Report projects future wave and wind effects on Pacific islands

aerial view of Pacific island

Climate changes during the 21st century are expected to alter the highest waves and strongest winds across U.S. and U.S.-affiliated Pacific Islands, according to a new report prepared by scientists at UC Santa Cruz and the U.S. Geological Survey (USGS). The report, released January 26 by the USGS, provides detailed calculations that will be useful for managers developing coastal resilience plans or ecosystem restoration efforts, and for engineers designing future infrastructure.

Information on changes in waves and winds under global climate change is crucial to understanding the sustainability of existing infrastructure and natural and cultural resources, as well as to planning for future investments such as renewable wind and wave energy for islands, or for understanding the viability of coastal-related economic activities such as fishing and tourism. Wave- and wind-driven processes drive flooding and inundation of coastal land, potentially resulting in damage to islands' infrastructure, fresh-water supplies, and natural resources, and harming federally protected species such as nesting seabirds. Such impacts may only be exacerbated in the future with projected trends in sea-level rise.

"With little to no publicly available historical wind and wave data for most of the U.S.-affiliated Pacific islands, and no future projections of waves and winds for different climate scenarios, there was a great science and management need to understand how waves and wind might change in future climates," said Curt Storlazzi, USGS oceanographer and lead author of the study.

UC Santa Cruz graduate students James Shope (Earth and planetary sciences) and Christie Hegermiller (ocean sciences) worked with Storlazzi and other USGS scientists on the report. The team ran four global climate models (developed for the Intergovernmental Panel on Climate Change), using them to drive a global wave model to look at the projected changes in wave heights, wave periods, and wave directions, as well as wind speed and wind direction, on three Hawaiian Islands and 22 other locations on U.S.-affiliated islands in the Pacific Ocean. The modeling results project that wind and wave patterns will change over the years throughout the century, and also over certain months and seasons within each year.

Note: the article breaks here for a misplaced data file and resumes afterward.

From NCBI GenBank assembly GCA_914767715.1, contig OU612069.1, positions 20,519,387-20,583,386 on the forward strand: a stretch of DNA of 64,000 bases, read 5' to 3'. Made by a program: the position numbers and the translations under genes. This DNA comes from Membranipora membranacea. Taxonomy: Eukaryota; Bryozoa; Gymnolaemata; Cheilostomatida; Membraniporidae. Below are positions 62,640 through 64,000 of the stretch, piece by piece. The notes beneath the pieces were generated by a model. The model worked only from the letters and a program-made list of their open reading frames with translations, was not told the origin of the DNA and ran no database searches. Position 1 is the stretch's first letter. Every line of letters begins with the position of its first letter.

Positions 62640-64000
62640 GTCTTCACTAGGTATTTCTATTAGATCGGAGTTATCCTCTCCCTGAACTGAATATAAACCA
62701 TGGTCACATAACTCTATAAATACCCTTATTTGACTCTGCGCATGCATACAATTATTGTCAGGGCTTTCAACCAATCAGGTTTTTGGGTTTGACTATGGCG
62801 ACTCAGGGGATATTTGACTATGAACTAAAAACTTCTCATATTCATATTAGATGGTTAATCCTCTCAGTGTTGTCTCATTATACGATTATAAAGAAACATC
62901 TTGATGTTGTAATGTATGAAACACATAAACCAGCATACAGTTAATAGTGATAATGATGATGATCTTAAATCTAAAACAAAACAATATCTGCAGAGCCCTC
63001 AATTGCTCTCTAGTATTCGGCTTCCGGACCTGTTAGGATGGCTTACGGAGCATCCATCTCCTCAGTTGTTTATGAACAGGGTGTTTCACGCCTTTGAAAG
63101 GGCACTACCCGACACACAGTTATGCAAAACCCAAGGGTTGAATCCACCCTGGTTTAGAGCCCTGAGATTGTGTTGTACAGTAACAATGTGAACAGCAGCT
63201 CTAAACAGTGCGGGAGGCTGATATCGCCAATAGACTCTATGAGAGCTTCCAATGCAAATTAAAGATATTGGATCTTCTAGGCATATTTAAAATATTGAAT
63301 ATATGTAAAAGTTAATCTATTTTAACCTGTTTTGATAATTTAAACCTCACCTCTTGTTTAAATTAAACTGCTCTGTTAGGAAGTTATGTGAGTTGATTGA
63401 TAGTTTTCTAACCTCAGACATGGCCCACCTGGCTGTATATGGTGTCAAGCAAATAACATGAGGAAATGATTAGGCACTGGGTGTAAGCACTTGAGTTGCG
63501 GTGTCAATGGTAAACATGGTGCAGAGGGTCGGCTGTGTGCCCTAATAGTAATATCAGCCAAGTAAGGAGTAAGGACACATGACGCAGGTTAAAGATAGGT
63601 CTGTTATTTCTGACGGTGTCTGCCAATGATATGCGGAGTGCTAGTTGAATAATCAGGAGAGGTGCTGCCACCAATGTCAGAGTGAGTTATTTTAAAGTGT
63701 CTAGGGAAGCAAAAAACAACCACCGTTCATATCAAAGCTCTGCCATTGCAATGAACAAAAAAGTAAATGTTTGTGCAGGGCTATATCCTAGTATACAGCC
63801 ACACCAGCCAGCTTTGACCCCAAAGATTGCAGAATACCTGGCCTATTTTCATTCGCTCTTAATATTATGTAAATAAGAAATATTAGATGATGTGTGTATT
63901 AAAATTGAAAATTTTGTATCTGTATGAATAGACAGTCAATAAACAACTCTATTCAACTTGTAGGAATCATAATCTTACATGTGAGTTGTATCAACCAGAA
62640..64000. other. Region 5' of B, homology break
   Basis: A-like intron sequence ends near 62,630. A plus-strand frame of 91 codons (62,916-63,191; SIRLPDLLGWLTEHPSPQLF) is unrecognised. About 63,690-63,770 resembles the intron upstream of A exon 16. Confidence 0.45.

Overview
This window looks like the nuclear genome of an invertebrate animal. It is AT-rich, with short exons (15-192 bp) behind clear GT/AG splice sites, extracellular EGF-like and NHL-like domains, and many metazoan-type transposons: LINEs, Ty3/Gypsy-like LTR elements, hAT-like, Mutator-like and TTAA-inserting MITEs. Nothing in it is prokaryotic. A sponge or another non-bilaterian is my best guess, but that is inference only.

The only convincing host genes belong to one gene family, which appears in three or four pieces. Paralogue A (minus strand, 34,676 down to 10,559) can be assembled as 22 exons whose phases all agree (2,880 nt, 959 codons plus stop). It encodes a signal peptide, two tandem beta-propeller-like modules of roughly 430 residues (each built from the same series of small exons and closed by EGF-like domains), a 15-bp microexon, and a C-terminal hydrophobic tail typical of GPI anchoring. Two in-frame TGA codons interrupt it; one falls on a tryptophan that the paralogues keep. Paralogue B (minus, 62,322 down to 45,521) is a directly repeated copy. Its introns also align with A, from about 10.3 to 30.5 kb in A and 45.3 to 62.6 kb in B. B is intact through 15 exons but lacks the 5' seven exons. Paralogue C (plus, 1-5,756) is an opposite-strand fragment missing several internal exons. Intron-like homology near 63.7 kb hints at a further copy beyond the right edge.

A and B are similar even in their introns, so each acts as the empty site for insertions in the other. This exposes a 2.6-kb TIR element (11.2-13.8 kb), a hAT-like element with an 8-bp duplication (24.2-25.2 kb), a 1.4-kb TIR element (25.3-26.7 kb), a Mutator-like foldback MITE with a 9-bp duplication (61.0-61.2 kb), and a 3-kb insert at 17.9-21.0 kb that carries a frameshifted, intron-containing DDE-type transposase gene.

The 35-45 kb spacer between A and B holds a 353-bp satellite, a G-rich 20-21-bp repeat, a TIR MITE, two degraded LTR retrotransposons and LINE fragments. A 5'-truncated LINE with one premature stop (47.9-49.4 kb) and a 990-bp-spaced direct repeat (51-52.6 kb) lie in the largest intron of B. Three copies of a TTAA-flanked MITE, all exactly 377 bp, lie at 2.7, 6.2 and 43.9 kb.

"Natural resource managers, communities, and engineers will all benefit by being able to prepare for the shifts in inundation risk shown by this study. This work shows that the degree of change we see will depend on how greenhouse-gas emissions change," said Jeff Burgett, science coordinator for the Pacific Islands Climate Change Cooperative.

The scientists first ran the models for the years 1976 to 2005 and compared them to the few available historical instrumental data in order to make sure the models were functioning properly. They then ran the models for two time spans in the future (2026 to 2045 and 2085 to 2100) under two different climatic scenarios: increasing greenhouse-gas concentrations until mid century followed by reduced emissions (known as scenario RCP4.5); and unfettered growth of emissions (scenario RCP8.5).

The spatial patterns and trends are mostly similar between the two different scenarios for greenhouse gas concentrations, although the results of the study reveal some differences among islands. The magnitude and spatial extent of the trends are generally greater for the higher-emissions scenario (RCP8.5).

In general, extreme wave heights (the top five percent) are projected to increase from now until mid-21st century and then decrease toward the end of the 21st century. Peak wave periods (another measure of intensity) increase east of the International Date Line and are forecast to decrease west of the International Date Line. In equatorial Micronesia, extreme waves and winds are projected to undergo substantial (greater than 20 degrees) shifts in direction.

The full USGS Open-File Report 2015-1001, "Future Wave and Wind Projections for United States and United States-Affiliated Pacific Islands," by Curt D. Storlazzi, James B. Shope, Li H. Erikson, Christie A. Hegermiller, and Patrick L. Barnard, is available online. This research was supported by the Pacific Islands Climate Change Cooperative.